The response of a biological neuron depends largely on the precise timing of presynaptic spikes that reach the basal dendritic tree. However, most neuronal models do not take advantage of this minute temporal dimension, especially in exploiting the variety of synaptic delays on the dendritic tree. A notable exception is the polychronization model, a recurrent model of spiking neurons including fixed and random heterogeneous delays and in which the weights are learned using Spike-Time Dependent Plasticity. The output raster plot displays repeated activations of prototypical spiking motifs called Polychronous Groups. Importantly, these motifs seem to be highly relevant in experimental neuroscience. Here, by extending the model of~, we develop a spiking neural network model for the efficient detection of PGs: By defining the generation of the raster plot as a probabilistic combination of PGs, we build and train the network in order to optimize the inversion of this generative model.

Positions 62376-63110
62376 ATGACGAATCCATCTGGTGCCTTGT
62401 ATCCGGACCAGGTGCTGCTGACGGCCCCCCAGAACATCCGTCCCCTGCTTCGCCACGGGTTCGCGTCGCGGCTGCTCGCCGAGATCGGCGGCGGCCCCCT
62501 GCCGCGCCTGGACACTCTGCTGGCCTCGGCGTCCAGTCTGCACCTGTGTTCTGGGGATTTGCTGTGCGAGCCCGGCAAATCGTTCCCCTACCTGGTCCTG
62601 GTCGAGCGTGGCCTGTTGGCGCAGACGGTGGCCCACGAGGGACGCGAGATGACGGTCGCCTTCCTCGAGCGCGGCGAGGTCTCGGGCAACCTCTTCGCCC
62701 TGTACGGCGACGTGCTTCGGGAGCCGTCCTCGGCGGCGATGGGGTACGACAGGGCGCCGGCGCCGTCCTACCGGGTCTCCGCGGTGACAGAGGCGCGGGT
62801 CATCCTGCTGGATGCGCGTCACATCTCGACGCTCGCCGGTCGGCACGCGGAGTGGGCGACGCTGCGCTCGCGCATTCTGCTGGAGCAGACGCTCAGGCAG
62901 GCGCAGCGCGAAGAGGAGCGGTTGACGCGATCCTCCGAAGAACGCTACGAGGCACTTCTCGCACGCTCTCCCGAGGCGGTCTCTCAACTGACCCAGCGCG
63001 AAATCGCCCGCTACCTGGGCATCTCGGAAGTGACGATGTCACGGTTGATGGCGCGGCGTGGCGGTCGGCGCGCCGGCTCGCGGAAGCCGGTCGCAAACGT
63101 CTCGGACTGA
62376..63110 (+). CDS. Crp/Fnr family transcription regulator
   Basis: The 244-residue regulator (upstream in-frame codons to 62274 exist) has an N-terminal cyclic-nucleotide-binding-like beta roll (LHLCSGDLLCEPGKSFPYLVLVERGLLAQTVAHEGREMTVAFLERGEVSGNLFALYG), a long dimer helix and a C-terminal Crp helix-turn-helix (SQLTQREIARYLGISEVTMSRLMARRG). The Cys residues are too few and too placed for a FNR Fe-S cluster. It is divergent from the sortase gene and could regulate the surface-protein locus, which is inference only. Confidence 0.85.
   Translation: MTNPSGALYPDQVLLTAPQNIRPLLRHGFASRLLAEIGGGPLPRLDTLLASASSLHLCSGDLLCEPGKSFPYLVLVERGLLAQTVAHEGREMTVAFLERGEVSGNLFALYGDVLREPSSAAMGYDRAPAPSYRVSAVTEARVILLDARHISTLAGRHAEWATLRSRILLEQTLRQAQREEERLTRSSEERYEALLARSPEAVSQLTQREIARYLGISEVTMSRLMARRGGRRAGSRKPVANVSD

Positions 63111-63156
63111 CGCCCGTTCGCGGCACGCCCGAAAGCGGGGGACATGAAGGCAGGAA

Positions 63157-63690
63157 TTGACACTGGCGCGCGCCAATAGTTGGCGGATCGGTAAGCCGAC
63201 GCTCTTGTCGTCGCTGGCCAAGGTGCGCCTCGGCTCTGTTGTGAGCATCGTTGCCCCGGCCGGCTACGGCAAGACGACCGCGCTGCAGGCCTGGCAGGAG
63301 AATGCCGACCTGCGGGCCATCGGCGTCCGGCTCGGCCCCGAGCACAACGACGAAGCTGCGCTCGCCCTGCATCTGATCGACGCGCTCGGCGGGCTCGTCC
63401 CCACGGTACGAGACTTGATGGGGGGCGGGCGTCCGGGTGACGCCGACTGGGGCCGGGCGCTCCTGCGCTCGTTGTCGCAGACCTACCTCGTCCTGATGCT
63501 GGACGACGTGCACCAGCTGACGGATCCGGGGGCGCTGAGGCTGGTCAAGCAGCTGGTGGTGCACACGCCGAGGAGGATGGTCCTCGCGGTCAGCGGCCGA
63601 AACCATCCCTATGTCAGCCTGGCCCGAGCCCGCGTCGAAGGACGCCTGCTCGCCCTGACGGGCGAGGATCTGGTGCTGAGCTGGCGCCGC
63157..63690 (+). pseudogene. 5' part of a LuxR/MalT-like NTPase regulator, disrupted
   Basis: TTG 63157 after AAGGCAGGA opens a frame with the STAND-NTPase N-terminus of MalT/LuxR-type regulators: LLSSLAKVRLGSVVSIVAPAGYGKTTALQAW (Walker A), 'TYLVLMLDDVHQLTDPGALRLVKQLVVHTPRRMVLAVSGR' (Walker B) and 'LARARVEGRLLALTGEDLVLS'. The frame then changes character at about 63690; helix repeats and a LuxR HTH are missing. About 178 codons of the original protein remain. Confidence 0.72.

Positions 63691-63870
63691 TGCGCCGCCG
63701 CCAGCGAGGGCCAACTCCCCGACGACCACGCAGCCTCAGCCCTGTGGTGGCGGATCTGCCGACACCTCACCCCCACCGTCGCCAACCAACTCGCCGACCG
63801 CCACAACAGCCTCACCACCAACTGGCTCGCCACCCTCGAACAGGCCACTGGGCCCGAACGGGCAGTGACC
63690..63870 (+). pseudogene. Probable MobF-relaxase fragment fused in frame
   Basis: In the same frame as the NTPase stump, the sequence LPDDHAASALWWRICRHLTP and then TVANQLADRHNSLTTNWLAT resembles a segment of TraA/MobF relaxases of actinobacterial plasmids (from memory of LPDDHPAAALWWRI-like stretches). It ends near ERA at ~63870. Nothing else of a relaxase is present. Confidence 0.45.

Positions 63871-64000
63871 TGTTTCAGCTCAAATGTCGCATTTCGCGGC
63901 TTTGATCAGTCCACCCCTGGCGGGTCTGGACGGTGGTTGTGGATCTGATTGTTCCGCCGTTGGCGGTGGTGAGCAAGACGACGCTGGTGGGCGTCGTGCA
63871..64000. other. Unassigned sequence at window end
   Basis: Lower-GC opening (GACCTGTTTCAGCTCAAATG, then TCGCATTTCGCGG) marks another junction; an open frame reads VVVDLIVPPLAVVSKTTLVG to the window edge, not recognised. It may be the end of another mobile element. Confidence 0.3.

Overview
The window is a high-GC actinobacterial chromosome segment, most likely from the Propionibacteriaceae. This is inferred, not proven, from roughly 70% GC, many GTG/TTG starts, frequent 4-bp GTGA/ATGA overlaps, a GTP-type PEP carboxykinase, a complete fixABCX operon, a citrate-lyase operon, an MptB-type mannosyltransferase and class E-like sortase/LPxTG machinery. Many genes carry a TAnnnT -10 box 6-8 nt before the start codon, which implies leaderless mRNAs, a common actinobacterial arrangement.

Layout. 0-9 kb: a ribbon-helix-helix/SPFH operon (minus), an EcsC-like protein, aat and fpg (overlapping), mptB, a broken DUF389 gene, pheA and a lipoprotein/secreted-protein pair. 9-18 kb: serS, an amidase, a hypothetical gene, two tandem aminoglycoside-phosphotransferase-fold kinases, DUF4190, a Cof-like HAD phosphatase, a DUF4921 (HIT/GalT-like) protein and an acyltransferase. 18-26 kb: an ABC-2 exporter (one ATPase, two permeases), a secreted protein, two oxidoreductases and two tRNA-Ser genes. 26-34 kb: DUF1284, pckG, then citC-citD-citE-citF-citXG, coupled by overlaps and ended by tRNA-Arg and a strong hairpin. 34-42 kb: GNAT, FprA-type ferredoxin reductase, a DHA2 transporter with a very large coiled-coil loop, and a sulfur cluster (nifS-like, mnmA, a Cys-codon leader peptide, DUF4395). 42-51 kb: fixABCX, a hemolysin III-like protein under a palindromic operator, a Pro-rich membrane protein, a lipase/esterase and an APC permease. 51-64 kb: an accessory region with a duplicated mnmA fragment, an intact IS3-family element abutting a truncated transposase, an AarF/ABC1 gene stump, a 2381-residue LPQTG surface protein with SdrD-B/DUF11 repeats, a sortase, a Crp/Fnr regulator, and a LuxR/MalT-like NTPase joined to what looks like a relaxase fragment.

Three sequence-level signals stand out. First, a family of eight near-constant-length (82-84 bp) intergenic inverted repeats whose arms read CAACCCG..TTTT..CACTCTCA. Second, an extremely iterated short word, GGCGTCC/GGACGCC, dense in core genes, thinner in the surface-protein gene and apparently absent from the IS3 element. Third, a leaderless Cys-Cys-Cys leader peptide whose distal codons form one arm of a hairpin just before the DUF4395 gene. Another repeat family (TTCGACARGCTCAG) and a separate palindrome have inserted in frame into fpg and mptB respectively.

During the last decade much attention has been paid to understanding the human brain properties and functions in order to mimic the computational mechanisms of this highly intelligent processing “machine” that seems to be able to address several technological challenges that the scientific community is currently facing. Digital sobriety is quite important among these challenges as it concerns the reduction of the energy footprint caused by the use and transmission of the digital information. According to recent studies, almost 80% of global data flows is due to online videos stored in big data centers ready to be accessed on demand at any time by several users all over the world. As a result, scientists are urged to find energy-saving solutions to capture, process, understand, compress and stream this great volume of visual information in an environmental responsible and greener manner. Brain-inspired or neuro-inspired or spike-based or event-based computing are all terms used to describe the emerging technological trend motivated by the brain capability to dynamically capture and to spatio-temporally process and transform the great volume of the 3D visual information into a very compact spike train that is fed forward to the visual cortex of the brain passing through a very dense neural network. This is an energy efficient process, a fact that triggered the attention of the signal processing community trying to design more sober video services. Indeed, every step of the brain processing pipeline provides inspiration towards novel disruptive implementations of image and video processing components: (i) visual sensors responsible for capturing and projecting the visual information into a neuromorphic chip, (ii) image understanding utilizing spiking neural networks to better approximate the dense interconnected network of neurons along the visual pathway, (iii) image processing and compression motivated by the exceptional compactness of the spike trains, capable of providing an ultra-high-definition perception of the visual world. In addition, the last decade has witnessed the progress of neuromorphic algorithms and hardware, which has already reached performance and manufacturing levels that is beyond the state- of-the-art. The objective of this special session is to highlight the importance of neuromorphic computing in image and video processing. We are interested in bringing together scientists working on different spike-based computational models, from sensing to understanding, who will share their knowledge and discuss about the advantages and the limitations of this type of systems. The aim is to progress towards an end-to-end and robust technology where the hardware and software will both follow the same neuro-inspired principles, addressing important challenges of the current conventional systems. Last but not least, this special session would be a great opportunity to build a strong international consortium between different teams to attract European and international funding to further study and promote neuromorphic computing for different signal processing open challenges.